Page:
• The written complaint appears to be concocted in nature, and that is manifested by its content. As usual the BSF complaint mentioned that there was a group of men involved in cross border smuggling and they attacked the BSF party while restricted and in self-defence two BSF personnel shot from their service weapons. 
  • But Haydar Miya of the Barthar village, where the incident took place, informed the fact-finding mission that the BSF personnel were chasing the smugglers and the Bangladeshi illegal entrants were trying to flee from the place of incident. At that very moment, the BSF personnel started firing from their weapons and Liton received bullet and pellets shots. 
  • It was further corroborated by the BSF complaint that two of their personnel received minor injuries of cut and bruise, and got treatment at the Block level healthcare facility, so it can be said that these injuries are also self-inflicted. 
  • In subsequent incidents, BSF in their complaints to police against the so-called intruders have mentioned that the miscreants made attack with machete on the butts of their service weapon, which is a stereotype story, as it is very easy to damage the butts to have an excuse to kill a person.
This incident not only confirms the fact that another Bangladeshi youth has been killed by the trigger happy BSF personnel without any justified reason and in contrary to their official stance of minimizing killing at Indo-Bangladesh border but also intensifying a reign of terror at the Indo-Bangladesh bordering areas of West Bengal.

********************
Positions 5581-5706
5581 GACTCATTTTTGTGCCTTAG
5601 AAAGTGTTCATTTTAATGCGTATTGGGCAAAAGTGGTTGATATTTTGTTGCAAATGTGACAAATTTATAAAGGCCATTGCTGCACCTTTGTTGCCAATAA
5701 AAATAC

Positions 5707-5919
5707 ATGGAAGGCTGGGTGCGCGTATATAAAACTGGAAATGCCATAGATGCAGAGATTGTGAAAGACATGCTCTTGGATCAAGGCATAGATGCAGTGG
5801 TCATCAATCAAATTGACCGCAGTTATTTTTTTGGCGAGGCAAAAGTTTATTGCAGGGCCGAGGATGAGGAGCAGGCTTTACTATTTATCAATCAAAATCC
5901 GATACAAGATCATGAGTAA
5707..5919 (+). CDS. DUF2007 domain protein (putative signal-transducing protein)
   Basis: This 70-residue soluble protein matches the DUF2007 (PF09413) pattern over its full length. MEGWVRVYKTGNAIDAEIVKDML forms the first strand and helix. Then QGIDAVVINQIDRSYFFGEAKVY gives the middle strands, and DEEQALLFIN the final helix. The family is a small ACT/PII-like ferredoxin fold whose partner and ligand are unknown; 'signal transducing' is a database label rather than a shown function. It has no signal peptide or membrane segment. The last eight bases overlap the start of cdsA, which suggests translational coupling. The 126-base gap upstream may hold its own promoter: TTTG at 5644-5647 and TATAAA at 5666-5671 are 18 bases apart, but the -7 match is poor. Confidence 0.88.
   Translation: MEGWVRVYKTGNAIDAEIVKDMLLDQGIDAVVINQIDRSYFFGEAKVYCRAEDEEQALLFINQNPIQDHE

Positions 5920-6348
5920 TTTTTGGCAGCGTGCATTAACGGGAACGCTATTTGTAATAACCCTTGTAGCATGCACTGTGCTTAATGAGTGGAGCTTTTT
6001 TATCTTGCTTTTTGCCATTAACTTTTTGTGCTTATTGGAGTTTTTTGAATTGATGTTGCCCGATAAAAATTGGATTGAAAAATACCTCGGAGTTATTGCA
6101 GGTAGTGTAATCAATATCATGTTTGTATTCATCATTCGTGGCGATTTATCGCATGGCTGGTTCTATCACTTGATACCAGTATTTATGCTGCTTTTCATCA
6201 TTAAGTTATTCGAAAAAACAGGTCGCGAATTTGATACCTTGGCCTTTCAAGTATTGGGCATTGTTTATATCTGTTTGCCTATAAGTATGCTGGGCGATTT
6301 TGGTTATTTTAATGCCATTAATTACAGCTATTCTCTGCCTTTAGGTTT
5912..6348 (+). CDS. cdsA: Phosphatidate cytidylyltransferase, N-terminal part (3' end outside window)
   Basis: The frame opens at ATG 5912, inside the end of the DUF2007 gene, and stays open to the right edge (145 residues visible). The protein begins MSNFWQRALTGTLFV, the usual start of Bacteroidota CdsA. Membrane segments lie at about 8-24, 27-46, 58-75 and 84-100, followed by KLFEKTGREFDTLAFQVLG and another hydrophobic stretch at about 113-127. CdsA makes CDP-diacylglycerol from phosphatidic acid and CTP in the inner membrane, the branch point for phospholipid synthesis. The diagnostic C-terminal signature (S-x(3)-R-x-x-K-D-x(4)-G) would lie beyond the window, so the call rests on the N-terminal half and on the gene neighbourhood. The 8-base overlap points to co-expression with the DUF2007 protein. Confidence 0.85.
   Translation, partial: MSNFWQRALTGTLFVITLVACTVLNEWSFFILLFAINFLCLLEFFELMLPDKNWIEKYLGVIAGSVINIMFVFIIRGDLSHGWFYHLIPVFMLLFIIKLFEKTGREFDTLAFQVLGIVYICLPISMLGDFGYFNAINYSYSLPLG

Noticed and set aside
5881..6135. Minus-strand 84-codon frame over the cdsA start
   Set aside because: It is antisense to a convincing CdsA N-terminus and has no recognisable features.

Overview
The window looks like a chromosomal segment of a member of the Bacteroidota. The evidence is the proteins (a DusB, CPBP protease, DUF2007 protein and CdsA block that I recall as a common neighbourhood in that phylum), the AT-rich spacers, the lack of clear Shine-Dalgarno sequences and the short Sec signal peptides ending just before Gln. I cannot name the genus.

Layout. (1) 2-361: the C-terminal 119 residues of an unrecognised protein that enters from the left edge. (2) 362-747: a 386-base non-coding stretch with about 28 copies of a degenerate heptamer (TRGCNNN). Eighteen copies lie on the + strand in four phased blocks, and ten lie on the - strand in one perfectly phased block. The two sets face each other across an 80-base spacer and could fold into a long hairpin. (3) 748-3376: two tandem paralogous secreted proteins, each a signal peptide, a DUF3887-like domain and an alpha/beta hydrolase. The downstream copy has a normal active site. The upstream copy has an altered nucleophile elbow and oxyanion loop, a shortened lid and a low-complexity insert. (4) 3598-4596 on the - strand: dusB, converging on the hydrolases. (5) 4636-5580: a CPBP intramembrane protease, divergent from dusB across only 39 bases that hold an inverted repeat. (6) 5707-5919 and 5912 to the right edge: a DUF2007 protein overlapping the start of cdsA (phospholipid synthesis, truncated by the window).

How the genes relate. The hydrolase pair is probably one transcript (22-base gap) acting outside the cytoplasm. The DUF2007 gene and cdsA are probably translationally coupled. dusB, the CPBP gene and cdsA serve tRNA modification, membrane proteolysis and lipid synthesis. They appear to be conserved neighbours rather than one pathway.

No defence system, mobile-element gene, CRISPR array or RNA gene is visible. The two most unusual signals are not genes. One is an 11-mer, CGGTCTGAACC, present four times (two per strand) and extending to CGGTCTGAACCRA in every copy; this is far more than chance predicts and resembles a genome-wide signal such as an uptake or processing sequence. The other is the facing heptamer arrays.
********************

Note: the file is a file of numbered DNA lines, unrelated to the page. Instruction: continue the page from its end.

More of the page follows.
The incident violates the rights guaranteed under Article 21 of Indian Constitution to every person inside the Indian territory and the premise of Articles 2, 6 and 7 of the International Covenant on Civil and Political Rights, an international instrument. The Government of India is a party and have agreement.
Hence, my demands to the NHRC are:
  • An impartial and urgent investigation by the Commission’s own investigation team over the incident as well the ongoing incidents of brutal torture and killing at India Bangladesh bordering areas by BSF personnel.
  • Forensic examination of used weapons and expert opinion of the injured BSF personnel to be done. 
  • A specific case of murder must be registered against the involved BSF personnel and the trial to be held in open court of law. 
  • Monetary compensation must be provided to the deceased’s family. 
  • Witnesses must be protected from threat and allurement
---
*Secretary, Banglar Manabadhikar Suraksha Mancha (MASUM); and National Convenor, Programme Against Custodial Torture & Impunity (PACTI). This article is based on the author’s representation to the chairperson, National Human Rights Commission